Dogs Are Excellent Communicators -- Even Via Skype
Many people want to be able to communicate with their loved ones -- including their pets -- when they're apart, and Skyping with an animal is not unheard of. Surprisingly, dogs are quite good at communicating via video chat -- but what canines are communicating isn't always clear. This video shows most of the dogs recognizing their owners through the screen, either by auditory or visual recognition; the dogs bark and howl and even cry, seemingly missing their owners.
But, according to Jennifer Goldbeck, a professor at the University of Maryland, that might not be exactly the feeling the dogs are communicating. Rather, she says, these dogs are expressing agitation. Goldbeck, who co-authored a study on the practical and ethical issues involved with pet video chats, explained that these Skyping dogs might actually recognize their owners' voices, but that might not be the only noise to which they're responding.
"[These] dogs are responding to sound... but just sounds in general," Goldbeck said. "In this video, there are lots of howling sounds and other noises that are likely to get a dog to react. In a few cases, it seems like the dog may really be recognizing the owner's voice." But, as Goldbeck and her colleague found in their study, this might actually be cause for a dog's discontent. "It's unclear if [voice recognition] upsets the dogs -- because they can't smell us, and that is their main sensory recognition -- or if it is entertaining for them. My intuition is to lean toward agitation rather than adorableness."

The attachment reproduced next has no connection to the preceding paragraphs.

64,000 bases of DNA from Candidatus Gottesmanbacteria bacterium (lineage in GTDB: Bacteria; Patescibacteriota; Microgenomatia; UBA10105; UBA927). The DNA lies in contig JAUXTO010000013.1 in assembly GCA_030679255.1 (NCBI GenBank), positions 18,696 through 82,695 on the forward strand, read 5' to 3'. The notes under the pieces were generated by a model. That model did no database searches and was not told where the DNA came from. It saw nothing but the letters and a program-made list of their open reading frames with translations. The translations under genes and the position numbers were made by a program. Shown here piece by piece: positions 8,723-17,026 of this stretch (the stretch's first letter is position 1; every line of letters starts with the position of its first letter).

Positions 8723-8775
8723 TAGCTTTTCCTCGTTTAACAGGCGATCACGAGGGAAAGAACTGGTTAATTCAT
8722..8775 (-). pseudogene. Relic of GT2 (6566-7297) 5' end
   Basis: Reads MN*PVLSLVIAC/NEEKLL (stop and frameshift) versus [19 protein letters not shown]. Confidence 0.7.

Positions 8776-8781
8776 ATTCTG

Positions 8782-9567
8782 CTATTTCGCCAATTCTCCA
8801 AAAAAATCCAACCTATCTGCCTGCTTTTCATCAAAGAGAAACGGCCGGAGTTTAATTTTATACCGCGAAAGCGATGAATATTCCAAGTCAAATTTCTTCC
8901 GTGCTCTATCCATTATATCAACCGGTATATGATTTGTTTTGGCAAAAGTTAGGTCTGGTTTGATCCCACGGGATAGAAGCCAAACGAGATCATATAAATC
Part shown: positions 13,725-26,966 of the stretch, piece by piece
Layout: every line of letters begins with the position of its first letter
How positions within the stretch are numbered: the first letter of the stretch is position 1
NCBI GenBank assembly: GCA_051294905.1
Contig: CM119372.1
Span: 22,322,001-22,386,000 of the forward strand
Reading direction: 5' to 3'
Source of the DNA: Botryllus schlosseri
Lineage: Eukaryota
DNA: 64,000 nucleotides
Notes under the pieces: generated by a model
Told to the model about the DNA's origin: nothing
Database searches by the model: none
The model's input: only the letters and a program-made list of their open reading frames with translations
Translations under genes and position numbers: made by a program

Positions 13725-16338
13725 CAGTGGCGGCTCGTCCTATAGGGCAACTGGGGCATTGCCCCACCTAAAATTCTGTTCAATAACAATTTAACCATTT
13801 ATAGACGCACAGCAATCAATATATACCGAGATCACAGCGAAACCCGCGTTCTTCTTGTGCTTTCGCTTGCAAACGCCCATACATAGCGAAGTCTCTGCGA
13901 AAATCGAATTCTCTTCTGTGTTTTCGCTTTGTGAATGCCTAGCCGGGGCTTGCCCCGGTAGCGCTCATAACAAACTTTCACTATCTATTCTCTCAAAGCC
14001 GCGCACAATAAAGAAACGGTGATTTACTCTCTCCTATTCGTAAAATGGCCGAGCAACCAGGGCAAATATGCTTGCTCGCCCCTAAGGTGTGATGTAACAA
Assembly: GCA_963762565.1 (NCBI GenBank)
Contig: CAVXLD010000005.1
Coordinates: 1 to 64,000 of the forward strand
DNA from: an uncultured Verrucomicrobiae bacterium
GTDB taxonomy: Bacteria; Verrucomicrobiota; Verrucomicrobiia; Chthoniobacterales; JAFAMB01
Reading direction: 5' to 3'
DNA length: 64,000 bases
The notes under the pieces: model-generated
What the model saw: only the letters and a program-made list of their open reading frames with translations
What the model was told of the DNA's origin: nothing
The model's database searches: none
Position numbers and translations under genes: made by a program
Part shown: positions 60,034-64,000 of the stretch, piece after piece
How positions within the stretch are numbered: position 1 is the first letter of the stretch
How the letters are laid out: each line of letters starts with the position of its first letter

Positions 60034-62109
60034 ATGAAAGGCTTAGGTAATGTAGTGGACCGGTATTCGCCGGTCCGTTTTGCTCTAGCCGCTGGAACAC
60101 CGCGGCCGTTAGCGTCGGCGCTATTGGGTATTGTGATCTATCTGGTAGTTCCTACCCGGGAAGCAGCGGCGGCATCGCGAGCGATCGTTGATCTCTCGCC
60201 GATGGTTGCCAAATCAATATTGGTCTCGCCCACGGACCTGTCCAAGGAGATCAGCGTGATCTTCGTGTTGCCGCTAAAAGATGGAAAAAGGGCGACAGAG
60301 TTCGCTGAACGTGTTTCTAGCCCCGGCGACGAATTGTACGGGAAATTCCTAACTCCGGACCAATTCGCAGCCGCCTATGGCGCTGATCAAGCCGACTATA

One study found that canines look at strange and familiar faces on a screen differently, which scientists measured by tracking several dogs' eye movements; this suggests that the way dogs scan our faces provides important information that allows them to know if we are familiar or not. And plenty of additional research suggests that dogs do, to some extent, rely on their ability to see their owners' faces to determine familiarity, meaning they could potentially pick up on certain visual facial cues shown on webcam.
Goldbeck cautioned that regardless of whether or not your dog recognizes your face on the screen, it's likely he or she will confused by a disembodied voice -- even if it seems, to a human, to be attached to someone who should be familiar. But that's not to say you can't still Skype with your pet when you're apart. As Goldbeck explains in her study, there are ways to be "together" from afar that won't confuse your dog: "The ‘safest' designs, in terms of not causing distress to the pet, may simply be those that allow pet owners to monitor their pet from afar using a video link, where the owner sees the pet, but not vice-versa."